For Christ also suffered once for sins, the righteous for the unrighteous, that he might bring us to God, being put to death in the flesh but made alive in the spirit.

1 Peter 3:18    

This is a clear, concise statement of the substitutionary atonement of Jesus.  When Jesus died on the cross, he died in our place.  He died in my place.  He died in your place.  

He died as our substitute.  The righteous died for the unrighteous, so that we might become righteous, or right with God.  

In his superb book, Center Church, Tim Keller writes about the various images of atonement in the Bible and how substitution is the key idea behind all of them.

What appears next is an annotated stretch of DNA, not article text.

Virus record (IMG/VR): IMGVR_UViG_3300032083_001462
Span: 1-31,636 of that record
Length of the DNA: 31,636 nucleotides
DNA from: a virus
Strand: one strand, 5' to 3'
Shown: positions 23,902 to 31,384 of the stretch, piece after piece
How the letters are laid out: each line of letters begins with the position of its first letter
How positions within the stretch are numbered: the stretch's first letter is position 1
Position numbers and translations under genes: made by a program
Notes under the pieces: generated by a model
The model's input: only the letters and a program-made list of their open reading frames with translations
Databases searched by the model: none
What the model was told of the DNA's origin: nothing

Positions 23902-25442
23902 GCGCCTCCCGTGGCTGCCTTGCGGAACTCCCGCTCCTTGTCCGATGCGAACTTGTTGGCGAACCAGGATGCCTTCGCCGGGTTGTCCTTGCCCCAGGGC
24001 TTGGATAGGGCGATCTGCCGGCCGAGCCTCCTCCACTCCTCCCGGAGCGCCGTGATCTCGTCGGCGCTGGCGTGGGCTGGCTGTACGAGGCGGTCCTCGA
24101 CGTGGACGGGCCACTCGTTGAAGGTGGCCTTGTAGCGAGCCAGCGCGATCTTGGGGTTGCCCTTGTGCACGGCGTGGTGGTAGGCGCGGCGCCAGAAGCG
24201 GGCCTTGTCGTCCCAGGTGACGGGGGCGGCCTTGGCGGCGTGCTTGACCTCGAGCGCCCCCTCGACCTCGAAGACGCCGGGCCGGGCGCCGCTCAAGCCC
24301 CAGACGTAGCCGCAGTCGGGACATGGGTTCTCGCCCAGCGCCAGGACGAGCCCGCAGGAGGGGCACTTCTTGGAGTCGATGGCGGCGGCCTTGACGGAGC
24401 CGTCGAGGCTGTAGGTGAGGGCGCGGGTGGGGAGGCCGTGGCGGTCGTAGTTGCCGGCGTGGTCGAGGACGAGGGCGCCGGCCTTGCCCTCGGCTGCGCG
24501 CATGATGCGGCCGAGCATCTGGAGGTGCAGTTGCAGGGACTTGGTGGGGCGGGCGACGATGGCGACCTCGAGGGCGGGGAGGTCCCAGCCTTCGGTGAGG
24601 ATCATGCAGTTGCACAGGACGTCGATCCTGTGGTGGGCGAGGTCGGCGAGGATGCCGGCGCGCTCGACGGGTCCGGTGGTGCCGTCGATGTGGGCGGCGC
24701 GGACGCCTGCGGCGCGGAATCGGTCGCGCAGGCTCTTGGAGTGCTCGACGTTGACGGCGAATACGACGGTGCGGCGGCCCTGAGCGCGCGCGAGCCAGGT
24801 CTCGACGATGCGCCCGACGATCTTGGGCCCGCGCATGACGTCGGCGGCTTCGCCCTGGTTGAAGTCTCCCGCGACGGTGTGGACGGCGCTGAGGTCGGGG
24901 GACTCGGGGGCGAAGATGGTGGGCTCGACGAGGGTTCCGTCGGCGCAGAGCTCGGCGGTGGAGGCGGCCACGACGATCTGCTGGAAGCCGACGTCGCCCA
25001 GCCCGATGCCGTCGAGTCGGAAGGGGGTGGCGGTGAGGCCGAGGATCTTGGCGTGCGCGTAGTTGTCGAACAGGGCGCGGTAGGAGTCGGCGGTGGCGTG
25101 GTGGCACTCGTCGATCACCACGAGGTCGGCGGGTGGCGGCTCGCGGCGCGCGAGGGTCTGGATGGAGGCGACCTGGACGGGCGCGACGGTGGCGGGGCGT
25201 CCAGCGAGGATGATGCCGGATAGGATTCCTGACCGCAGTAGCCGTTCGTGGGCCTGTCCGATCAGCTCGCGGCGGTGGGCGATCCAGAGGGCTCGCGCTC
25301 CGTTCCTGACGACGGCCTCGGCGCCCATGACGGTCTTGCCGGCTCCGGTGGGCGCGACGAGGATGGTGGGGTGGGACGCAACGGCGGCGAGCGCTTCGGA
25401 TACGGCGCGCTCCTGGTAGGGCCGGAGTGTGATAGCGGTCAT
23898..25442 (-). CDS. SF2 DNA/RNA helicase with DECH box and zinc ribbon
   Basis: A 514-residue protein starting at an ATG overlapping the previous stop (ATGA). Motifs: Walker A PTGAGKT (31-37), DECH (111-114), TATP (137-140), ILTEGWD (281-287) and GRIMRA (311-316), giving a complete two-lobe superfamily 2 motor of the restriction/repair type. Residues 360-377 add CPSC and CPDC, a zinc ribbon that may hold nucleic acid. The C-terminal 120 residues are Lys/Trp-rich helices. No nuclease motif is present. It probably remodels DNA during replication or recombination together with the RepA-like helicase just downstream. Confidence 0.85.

But perhaps the single most consoling and appealing theme is what theologian Roger Nicole has called the one, irreducible theme that runs through every single one of these models – the idea of substitution.  Dr. Nicole taught that, regardless of the grammar being used, the essence of the atonement is always Jesus acting as our substitute.  Jesus fights the powers, pays the price, bears the exile, makes the sacrifice, and bears the punishment for us, in our place, on our behalf.  In every grammar, Jesus does for us what we cannot do for ourselves. He accomplishes salvation; we do nothing at all.  And therefore the substitutionary sacrifice of Jesus is at the heart of everything.